The U.S. numbers depend on exactly what you count. Open weather data supports an estimated $1.5 billion in applications in the secondary insurance market – but much greater value comes from accurate weather predictions, which save the U.S. more than $30 billion annually. The value of GPS data has been estimated at $90 billion, but that number comes from an industry study and may be too high. Another ambiguous number: While a McKinsey study found that the value of U.S. health data could be $300 to $450 billion, that estimate included private data sources as well as public ones, making it difficult to tease out the value of open data on health. McKinsey is now working on a total estimate for the value of all open government data, to be released at an O’Reilly Strata conference later this month.
The Open Data 500 won’t give us better numbers immediately: We won’t be able to simply add up the total number of jobs or revenue for the companies in our database, multiply by some X factor, and get a value for all the data provided by the U.S. government. (We’re studying only U.S. companies in this first survey.) But we hope to provide data that will help economists develop more accurate and precise estimates going forward. We plan to make our findings available on a website where researchers can download our data, new companies can complete our survey, and members of the open data community can suggest future research.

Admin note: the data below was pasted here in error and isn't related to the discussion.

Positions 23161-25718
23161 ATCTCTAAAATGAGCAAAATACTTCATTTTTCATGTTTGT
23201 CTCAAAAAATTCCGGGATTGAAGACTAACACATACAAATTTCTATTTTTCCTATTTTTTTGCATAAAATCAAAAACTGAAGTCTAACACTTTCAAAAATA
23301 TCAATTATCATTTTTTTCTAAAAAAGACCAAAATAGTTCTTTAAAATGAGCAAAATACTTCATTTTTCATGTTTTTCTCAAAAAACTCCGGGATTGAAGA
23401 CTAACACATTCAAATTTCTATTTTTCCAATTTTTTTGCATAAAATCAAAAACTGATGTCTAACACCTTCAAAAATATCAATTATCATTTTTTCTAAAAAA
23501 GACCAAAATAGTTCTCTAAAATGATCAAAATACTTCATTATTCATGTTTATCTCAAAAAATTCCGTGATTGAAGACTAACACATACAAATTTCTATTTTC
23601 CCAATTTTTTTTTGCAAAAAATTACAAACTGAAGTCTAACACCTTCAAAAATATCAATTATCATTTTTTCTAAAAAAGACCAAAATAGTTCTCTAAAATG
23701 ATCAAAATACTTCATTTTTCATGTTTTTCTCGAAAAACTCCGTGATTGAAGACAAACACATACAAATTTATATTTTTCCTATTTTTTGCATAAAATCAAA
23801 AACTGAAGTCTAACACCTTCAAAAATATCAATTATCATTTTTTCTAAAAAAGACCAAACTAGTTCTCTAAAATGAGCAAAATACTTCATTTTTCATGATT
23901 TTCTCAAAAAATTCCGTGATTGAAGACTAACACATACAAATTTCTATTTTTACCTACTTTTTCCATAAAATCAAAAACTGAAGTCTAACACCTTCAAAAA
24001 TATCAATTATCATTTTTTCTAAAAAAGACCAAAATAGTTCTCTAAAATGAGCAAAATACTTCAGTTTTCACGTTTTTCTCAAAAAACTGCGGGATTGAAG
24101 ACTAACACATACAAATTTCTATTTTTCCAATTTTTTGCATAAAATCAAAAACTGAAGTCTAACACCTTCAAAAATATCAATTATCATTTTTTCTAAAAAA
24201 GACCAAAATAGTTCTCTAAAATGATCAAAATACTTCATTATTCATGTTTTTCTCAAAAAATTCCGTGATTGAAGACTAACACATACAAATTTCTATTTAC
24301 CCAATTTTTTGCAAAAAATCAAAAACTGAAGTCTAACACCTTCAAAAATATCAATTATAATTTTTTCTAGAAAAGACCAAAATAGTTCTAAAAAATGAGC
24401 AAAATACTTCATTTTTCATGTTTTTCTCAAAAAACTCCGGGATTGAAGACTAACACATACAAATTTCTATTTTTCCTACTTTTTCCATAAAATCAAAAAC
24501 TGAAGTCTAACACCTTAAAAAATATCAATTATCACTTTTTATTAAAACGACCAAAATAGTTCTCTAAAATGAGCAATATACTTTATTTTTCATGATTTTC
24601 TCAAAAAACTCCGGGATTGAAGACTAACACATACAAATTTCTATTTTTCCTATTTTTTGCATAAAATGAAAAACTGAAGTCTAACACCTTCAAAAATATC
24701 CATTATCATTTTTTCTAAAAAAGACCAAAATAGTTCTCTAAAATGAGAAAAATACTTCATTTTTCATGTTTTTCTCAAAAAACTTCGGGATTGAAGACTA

We also hope to launch a long-overdue dialogue between data-holders (federal agencies) and data-users (the open data companies themselves). We’re asking each company to tell us what government data it uses, how useful each dataset is, and how the datasets could be improved. With this kind of feedback, which has never been collected systematically, agencies will be able to prioritize the most important datasets for public use and rapidly make them more useful. In the UK, an Open Data User Group advises the government on how to improve the data it provides. The same kind of feedback is important for U.S. federal agencies too.
Going into this project, we know there are already several strong examples of companies that have profited from Open Data. Vivek Kundra, who served as the first U.S. Chief Information Officer under President Obama, recently pointed to three examples of “companies that were built using raw government data”: Zillow, which uses housing data, is valued at more than $1 billion; the Weather Channel, built on government weather data, sold for about $3.5 billion in 2008; and Garmin, using GPS data, has a market cap of more than $7 billion. Just last week, the Climate Corporation, a startup whose CEO I interviewed recently, was sold for about $1 billion.
The question isn’t whether Open Data can be a business resource, but how to make it as useful a resource as possible. The issues include data availability, data quality, data formats, and the even larger policy, technical, economic, and legal issues that can affect Open Data’s value. Now that we know that open government data can be good for business, we need to learn what works, when, and why.
At this writing, we’ve identified more than 300 companies that use open government data and have invited them to participate in the Open Data 500. If you have a company to recommend, please fill out the form here; if you think your own company is a good candidate, you can find our survey here. Tweet your suggestions to us at #OD500, or send them to us at email@example.com. All input is welcome as we map this new territory.
Read more about this project and our methodology HERE.